This book is set in a world where a habitable planet in a nearby solar system was discovered more than a century earlier. Studies of the planet and its ecosystem have been thorough and, now, the very first team of astronauts is about to embark on a mission to explore the planet. The team of 10 consists of four decorated veterans of the 20th century’s space race and six students who have been training for this mission for most of their lives.

The kicker is that the journey from Earth to the other habitable planet will take 23 years. So, for 23 years the crew will have to live in close quarters. For 23 years they will have to rely solely on each other without the possibility of rescue. For 23 years they will have only the 10 of them to solve problems if anything goes wrong. And, of course, “something always goes wrong.” The anticipated release date of Do You Dream of Terra-Two? is March 7th, but you can now pre-order on Amazon.

Permafrost by Alastair Reynolds

best science fictions book of 2019 - permafrost

Blending time travel with the all-important subject of climate change, this book follows two timelines. One is set in the year 2028 and the other is set in the year 2080. In 2028, we follow a young woman heading in for a “routine” brain surgery. In 2080, we are introduced to a group of scientists studying at a remote site on the edge of the Arctic Circle.

The scientists are making a last-ditch effort to save humanity by making a tiny alteration to the past. It’s an alteration they hope will leave the rest of recorded history intact. When the woman in 2028 wakes up from her surgery, she begins to hear a voice inside her head. It’s a presence that seems to have its own will and purpose. Her struggle is whether to resist or collaborate, with no knowledge that her decision could impact the entire future of the human race. The anticipated release date for Permafrost is March 19th, but you can now pre-order on Amazon.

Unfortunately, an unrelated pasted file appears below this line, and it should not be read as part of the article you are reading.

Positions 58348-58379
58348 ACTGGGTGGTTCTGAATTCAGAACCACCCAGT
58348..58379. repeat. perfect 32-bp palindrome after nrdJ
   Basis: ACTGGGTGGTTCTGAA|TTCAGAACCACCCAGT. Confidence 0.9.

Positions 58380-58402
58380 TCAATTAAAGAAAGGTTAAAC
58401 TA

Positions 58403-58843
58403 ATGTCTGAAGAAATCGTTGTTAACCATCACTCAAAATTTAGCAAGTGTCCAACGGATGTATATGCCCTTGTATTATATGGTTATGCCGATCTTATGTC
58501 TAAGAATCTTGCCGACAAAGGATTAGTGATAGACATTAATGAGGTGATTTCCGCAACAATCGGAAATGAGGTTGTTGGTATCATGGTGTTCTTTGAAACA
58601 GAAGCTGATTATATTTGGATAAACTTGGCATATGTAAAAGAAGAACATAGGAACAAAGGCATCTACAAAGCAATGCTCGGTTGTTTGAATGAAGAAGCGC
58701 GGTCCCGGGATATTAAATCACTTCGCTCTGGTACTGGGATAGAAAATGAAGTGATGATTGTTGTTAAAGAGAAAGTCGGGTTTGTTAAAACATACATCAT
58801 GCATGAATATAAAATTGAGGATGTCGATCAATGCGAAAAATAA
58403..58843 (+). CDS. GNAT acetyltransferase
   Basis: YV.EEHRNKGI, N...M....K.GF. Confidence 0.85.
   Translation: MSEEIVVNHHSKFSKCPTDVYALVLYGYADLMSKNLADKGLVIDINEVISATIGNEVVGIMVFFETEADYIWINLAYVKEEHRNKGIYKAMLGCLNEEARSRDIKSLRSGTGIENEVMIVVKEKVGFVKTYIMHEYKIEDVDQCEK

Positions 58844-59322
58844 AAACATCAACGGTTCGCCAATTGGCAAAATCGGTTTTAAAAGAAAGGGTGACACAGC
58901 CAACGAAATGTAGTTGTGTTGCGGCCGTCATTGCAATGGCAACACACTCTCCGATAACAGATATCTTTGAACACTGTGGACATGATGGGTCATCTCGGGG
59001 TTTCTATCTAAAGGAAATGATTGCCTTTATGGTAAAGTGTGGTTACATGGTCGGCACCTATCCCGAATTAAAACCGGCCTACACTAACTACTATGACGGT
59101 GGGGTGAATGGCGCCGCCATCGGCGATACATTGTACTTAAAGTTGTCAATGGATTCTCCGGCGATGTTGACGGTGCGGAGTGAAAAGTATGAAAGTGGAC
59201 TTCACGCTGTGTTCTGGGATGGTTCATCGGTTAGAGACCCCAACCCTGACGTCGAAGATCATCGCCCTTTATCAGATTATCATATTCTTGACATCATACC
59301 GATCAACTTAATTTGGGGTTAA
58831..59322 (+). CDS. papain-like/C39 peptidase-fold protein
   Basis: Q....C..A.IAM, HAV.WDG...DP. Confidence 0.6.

A Memory Called Empire by Arkady Martine

best science fictions book of 2019 - a memory called empire

The Teixcalaanli Empire is the stage for the unfolding of this story, and Ambassador Mahit Dzmare is the main character. Dzmare arrives in the center of the multi-system empire to discover that her predecessor has passed away unexpectedly. It is a time of political instability in the imperial court, and no one around the death will accept the evidence that it might not have been the accident that they’ve been led to believe.

Dzmare must work to discover the culprit behind the murder while she protects herself from becoming the next victim. All the while, she must keep the best interests of her small mining station from succumbing to the unceasing expansion of the empire. The anticipated release date for A Memory Called Empire is March 26th, but you can now pre-order on Amazon.

Perihelion Summer by Greg Egan

best science fictions book of 2019 - perihelion summer

This book takes the potential effects of climate change to a science fiction extreme. The inhabitants of our planet struggle to adapt to a suddenly alien environment when they find out a black hole one-tenth the mass of the sun is approaching our solar system. The potential effects are set to render our maps and systems meaningless.

Matt, the main character, and his friends decide to board a mobile aquaculture rig to wait out the event. The rig is self-sustaining in food, power, and fresh water. But as the black hole approaches, everyone soon realizes that the initial predictions for its trajectory were way off. Once the black hole has moved through the solar system, the conditions of life on our planet will be changed forever. The anticipated release date for Perihelion Summer is April 16th, but you can now pre-order on Amazon.

Emily Eternal by Mark Wheaton

best science fictions book of 2019 - emily eternal